N.G. Chandavarkar, J.
1. The question of Hindu Law which has been argued before us is covered by direct authority in the case of Ramchandra v. Gopal ILR (1908) 32 Bom. 619 : 10 Bom. L.R. 948 and it would be impossible for us to differ from the law propounded in the judgments there, unless we were clearly satisfied either that the conclusion was obviously opposed to the texts in Hindu Law, or opposed to any earlier case decided by this Court or by the Judicial Committee of the Privy Council. That the decision in question decided the point as one arising before it directly for the first time is unquestionable. That there is no earlier case either of this Court or of the Judicial Committee of the Privy Council deciding the point in direct terms is also undoubted.
2. Mr. Khare's learned argument invites us to put upon certain texts in the Dattaka Mimansa an interpretation different from that which has been put upon them by the judgments of Chaubal J. and my learned colleague who forms a member of this Division Bench. If the texts on which Mr. Khare relies, namely, placita 16, 17, 18 and 19, of Section 5 of the Dattaka Mimansa had stood alone, it might have been reasonable to interpret them in the way in which Mr. Khare has invited us to understand them. But in order to understand the meaning of a text-writer on Hindu Law we must read the whole of his work and find out whether there are other passages in the work which throw distinct light upon the passage under discussion.
3. Now in. the present case we have light thrown upon the placita referred to by other placita in the Dattaka Mimansa. In Section 2, placita 107 and 108, Nanda Pandita, after discussing among other questions the question who is eligible for adoption, clinches the matter by citing the authority of Cakala J who says : ' Let one of a regenerate tribe destitute of male issue, on that account, adopt as a son, the offspring of a sapinda relation particularly: or also next to him, one born in the same general family : if such exist not, let him adopt one born in another family: except a daughter's son, a sister's son and the son of the mother's sister.' And then in placitum 108, Nanda Pandita draws his conclusion : ' By this it is clearly established, that the expression ' sister's son ' is illustrative of the daughter's son, and mother's sister's son, and this is proper, for prohibited connection is common to all three.' 4 Prohibited connection' here means what is called ' viruddha satnbandha.' Nanda Pandita in clear terms tells us that the words 'sister's son,' stand for the sister's son and also for the V daughter's son and mother's sister's son and the implication is that it does not extend to any other son. Where a general rule is prescribed and an exception is made to it, the latter must be confined to the cases specified as falling within the exception. (See West and Buhler's Digest of Hindu Law: 3rd Edn., p. 880, note (c); the Mitakshara, Moghe's Edn., No. 3, p. 296). If that is so, then it is a reasonable inference to draw from the whole of the Dattaka Mimansa that Nanda Pandita intended that anybody could be adopted, so long as he was not within the cases specified as prohibited. So long as, that is, he was not the sister's son, or the daughter's son, or the mother's sister's son.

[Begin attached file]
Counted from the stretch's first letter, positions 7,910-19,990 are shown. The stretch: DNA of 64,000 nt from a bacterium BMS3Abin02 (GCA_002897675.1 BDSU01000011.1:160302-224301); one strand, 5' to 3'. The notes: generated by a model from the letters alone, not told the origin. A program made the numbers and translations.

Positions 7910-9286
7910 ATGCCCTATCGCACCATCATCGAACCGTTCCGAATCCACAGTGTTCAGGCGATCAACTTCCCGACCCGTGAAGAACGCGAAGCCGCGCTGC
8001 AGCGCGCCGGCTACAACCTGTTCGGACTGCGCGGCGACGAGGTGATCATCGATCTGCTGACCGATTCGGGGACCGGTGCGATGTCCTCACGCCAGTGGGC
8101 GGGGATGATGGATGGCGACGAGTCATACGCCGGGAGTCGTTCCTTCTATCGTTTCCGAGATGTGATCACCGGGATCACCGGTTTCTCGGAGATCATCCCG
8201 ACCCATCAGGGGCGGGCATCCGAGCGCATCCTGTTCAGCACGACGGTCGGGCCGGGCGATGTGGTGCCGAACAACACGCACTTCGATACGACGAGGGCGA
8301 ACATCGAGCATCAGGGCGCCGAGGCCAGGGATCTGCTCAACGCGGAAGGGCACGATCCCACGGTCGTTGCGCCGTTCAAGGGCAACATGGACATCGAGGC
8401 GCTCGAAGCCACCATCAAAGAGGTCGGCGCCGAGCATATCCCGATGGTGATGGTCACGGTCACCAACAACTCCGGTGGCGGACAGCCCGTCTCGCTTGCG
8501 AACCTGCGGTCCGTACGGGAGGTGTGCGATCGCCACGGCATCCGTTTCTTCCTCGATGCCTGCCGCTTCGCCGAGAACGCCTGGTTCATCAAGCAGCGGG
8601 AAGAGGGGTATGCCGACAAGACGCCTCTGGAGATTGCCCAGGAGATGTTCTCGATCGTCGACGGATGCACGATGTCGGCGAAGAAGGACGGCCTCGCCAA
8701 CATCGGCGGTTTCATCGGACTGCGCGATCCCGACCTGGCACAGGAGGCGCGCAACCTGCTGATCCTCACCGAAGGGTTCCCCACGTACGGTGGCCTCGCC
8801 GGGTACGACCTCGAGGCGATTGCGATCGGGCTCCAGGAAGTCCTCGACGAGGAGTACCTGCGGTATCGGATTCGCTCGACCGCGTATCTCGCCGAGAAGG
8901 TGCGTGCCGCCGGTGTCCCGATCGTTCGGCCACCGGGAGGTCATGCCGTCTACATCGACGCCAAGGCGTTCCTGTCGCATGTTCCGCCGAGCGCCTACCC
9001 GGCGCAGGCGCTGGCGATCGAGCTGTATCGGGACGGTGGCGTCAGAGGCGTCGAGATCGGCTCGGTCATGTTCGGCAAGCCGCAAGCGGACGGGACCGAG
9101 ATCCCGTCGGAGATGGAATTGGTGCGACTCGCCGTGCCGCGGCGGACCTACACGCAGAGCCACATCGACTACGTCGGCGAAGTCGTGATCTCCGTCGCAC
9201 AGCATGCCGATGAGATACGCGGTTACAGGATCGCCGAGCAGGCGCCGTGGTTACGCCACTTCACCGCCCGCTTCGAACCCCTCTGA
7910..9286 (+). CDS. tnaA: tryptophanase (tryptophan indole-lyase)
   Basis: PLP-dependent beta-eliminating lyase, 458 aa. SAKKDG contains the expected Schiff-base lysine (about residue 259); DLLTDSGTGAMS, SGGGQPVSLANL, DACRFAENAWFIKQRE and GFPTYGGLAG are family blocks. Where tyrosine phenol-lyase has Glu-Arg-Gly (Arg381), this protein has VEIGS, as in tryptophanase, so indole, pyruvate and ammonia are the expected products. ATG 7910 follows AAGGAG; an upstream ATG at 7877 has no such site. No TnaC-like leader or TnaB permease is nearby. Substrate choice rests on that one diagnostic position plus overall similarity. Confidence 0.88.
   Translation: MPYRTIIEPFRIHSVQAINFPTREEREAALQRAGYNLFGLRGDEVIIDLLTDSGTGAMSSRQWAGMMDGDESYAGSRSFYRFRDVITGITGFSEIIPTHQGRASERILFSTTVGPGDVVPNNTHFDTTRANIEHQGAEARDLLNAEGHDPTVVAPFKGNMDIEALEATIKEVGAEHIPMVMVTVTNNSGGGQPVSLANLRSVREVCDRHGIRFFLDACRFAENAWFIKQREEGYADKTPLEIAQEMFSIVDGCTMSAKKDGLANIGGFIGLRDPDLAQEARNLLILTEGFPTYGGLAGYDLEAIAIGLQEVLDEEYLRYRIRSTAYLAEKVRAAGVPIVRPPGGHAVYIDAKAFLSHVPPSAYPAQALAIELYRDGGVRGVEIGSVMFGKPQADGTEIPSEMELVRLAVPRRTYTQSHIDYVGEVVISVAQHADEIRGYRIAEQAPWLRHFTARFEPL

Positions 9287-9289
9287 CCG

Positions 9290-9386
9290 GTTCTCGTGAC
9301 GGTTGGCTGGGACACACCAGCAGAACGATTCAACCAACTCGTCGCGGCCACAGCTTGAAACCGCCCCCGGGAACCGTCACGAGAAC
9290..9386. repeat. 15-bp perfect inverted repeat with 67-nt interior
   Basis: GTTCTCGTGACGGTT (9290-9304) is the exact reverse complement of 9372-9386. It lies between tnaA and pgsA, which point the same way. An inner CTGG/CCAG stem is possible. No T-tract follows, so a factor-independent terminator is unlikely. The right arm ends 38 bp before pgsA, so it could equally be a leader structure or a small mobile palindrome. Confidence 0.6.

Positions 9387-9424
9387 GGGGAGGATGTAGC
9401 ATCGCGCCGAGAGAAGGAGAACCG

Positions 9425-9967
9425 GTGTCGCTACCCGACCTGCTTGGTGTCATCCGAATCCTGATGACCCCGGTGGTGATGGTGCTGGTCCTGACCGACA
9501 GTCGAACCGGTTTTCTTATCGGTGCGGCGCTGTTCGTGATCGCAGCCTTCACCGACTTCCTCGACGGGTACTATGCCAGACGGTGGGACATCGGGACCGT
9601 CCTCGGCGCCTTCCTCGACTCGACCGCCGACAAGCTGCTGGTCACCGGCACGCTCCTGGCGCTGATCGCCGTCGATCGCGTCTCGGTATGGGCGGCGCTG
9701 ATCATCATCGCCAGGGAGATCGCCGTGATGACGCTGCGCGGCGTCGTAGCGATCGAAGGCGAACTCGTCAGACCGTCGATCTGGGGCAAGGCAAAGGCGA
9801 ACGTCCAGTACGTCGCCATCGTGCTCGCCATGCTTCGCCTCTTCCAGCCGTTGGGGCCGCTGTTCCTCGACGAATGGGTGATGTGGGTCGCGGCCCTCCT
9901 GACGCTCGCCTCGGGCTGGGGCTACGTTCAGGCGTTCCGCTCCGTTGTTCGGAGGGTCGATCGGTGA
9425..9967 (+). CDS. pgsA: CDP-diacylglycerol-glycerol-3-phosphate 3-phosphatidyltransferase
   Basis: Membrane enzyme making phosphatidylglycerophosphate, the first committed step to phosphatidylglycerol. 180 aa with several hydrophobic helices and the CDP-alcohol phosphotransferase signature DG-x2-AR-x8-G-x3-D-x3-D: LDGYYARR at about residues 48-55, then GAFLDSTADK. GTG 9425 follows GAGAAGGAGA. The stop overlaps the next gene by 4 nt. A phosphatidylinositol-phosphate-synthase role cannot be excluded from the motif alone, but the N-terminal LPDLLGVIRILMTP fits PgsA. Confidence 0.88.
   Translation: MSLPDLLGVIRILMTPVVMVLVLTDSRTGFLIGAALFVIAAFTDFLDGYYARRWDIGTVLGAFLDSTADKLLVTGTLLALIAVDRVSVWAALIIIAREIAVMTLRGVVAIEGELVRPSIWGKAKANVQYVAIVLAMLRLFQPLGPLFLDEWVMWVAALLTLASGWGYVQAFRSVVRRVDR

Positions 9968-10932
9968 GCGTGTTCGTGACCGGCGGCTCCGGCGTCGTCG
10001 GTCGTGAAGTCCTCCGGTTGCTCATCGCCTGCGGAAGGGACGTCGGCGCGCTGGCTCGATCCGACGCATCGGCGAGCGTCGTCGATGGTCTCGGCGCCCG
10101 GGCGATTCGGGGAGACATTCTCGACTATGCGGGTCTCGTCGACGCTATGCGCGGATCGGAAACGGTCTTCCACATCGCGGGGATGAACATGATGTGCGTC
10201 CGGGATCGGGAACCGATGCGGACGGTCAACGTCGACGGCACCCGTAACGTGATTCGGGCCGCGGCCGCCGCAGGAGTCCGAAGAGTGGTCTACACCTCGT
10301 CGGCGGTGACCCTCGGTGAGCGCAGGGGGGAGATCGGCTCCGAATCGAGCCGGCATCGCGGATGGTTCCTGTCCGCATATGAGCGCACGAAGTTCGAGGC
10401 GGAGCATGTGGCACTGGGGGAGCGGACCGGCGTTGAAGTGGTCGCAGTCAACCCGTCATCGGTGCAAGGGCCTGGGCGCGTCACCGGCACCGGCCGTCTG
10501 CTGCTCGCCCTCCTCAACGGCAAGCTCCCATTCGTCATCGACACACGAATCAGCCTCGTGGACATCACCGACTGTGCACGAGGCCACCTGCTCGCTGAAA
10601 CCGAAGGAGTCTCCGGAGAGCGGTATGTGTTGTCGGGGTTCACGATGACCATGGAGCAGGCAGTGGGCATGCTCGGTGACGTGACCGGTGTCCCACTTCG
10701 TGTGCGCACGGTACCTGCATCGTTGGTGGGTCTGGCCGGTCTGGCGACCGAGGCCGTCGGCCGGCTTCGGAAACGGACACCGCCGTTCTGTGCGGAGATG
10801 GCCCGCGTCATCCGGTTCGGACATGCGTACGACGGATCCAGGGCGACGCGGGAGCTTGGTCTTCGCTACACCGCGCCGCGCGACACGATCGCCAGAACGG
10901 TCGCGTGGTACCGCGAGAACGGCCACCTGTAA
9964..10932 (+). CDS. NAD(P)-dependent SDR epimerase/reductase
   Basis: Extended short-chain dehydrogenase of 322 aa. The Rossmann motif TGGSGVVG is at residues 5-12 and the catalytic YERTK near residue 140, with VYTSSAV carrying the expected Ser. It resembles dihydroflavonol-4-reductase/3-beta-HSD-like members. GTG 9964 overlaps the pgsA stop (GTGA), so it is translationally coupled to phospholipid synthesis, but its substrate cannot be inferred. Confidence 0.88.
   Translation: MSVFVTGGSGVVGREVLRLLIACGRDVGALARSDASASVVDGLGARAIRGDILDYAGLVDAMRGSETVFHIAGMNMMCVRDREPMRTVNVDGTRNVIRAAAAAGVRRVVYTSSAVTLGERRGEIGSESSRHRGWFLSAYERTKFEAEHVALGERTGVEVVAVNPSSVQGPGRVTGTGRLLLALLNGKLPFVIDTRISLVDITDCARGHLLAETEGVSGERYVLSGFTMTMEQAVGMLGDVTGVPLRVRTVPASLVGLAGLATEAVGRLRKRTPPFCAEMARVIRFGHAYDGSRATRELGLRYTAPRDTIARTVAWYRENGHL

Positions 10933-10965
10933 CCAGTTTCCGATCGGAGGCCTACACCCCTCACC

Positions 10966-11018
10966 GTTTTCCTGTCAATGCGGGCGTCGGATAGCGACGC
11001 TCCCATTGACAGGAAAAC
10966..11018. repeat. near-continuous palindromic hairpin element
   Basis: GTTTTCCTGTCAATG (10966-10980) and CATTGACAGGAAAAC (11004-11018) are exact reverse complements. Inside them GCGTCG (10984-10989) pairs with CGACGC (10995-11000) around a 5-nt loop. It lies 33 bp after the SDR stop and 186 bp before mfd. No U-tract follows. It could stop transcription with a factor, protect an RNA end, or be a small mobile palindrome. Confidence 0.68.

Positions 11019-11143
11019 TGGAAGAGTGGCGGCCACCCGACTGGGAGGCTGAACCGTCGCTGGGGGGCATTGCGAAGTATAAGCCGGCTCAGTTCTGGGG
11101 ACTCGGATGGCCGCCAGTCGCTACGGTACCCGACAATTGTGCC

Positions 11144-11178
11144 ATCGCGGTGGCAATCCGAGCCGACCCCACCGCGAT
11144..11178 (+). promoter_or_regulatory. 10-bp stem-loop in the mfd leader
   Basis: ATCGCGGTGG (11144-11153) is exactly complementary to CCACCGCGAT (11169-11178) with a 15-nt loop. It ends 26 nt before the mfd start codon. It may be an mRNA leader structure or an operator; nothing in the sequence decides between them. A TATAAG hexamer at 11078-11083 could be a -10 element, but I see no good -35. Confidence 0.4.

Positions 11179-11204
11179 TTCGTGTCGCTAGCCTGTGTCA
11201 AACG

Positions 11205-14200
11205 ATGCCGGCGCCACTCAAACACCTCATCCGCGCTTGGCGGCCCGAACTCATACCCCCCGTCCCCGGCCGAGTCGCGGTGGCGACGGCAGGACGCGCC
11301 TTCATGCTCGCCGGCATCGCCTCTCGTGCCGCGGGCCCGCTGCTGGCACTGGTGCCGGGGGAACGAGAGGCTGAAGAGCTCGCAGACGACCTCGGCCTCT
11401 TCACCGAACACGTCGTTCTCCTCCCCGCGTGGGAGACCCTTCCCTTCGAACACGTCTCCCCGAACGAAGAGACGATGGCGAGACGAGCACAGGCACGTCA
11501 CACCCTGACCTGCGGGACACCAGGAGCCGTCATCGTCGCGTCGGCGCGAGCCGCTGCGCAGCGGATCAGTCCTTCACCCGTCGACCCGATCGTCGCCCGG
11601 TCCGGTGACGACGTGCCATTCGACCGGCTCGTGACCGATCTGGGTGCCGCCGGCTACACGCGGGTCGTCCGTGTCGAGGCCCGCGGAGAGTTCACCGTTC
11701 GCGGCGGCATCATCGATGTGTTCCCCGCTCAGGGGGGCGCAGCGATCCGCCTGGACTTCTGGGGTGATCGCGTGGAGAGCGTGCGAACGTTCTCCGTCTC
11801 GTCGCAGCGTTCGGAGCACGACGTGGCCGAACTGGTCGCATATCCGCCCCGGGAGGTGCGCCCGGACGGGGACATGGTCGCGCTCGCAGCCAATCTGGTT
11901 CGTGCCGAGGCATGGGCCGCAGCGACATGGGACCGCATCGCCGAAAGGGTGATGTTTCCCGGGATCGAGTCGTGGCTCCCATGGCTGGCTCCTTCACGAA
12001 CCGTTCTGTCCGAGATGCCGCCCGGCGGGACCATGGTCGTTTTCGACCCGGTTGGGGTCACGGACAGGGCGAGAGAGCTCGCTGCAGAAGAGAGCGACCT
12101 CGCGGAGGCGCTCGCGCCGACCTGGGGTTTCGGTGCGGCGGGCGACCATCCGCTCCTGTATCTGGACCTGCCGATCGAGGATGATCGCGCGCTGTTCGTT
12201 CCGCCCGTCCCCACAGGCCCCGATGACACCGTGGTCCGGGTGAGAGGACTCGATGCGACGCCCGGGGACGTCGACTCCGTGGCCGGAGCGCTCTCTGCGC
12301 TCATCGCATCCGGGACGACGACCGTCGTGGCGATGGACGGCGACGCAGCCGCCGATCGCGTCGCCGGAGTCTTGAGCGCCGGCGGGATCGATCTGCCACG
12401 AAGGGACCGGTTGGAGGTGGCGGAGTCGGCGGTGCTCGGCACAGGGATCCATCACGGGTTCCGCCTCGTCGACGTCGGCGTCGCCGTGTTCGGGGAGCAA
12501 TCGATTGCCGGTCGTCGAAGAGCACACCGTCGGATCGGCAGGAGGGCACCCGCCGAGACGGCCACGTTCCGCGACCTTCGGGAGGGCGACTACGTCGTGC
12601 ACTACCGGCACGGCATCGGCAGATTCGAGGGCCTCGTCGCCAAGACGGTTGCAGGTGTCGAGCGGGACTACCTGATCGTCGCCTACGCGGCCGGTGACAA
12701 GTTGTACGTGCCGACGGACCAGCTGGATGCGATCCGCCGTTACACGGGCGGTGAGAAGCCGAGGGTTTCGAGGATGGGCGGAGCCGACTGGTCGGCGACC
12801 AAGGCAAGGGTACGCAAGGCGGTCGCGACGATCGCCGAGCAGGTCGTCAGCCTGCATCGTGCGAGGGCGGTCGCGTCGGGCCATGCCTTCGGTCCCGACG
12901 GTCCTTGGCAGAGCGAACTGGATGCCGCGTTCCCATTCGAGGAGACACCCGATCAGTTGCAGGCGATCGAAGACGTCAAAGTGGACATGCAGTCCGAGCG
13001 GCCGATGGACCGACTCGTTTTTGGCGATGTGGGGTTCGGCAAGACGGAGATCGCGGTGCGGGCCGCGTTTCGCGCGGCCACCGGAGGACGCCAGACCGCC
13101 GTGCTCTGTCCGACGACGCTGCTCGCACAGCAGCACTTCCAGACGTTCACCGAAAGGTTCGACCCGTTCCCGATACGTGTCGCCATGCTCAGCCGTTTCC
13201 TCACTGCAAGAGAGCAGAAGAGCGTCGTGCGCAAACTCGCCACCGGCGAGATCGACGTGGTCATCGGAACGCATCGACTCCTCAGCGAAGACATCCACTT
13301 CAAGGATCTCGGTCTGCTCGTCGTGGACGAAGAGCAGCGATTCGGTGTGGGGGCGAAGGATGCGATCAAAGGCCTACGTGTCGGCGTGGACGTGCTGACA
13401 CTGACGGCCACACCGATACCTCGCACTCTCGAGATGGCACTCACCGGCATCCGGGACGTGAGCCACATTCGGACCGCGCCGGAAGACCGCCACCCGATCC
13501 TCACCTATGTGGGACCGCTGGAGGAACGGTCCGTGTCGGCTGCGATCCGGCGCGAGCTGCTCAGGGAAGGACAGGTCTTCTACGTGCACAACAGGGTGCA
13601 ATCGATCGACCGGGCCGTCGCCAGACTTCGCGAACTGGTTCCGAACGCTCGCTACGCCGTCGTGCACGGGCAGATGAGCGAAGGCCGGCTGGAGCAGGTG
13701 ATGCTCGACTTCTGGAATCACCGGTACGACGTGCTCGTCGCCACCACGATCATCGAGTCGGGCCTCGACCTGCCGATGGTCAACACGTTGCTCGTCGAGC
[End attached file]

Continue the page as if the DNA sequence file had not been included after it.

4. Under these circumstances, I think, it is difficult to differ from the conclusion which was arrived after careful consideration and discussion in the judgments in Ramchandra v. Gopal ILR(1908) 32 Bom. 619 : 10 Bom. L.R. 948. For these reasons I think that the law laid down there must be adhered to as the established rule of this Court. We must, therefore, confirm the decree with costs.
5. As one of the Judges who took part in the decision in Ramchandra v. Gopal ILR (1908) 32 Bom. 619 : 10 Bom. L.R. 948 I desire to add a word. Mr. Khare's argument before us has not been wanting either in subtlety or ingenuity, but having listened to all that he has said I am bound to say that I have heard nothing which could induce me to hold that the decision of Mr. Justice Chaubal and myself was not at least as reasonable and probable a view of the material passages in the Oattaka Mimansa, as is the view for which Mr. Khare has now contended. I do not suggest that the case is not susceptible of argument from Mr. Khare's point of view, but I do say, that in my opinion, the argument on the other side is at least as convincing. In these circumstances, and on the principle of stare decisis, I am of opinion, that the appellant's argument on this point should be disallowed.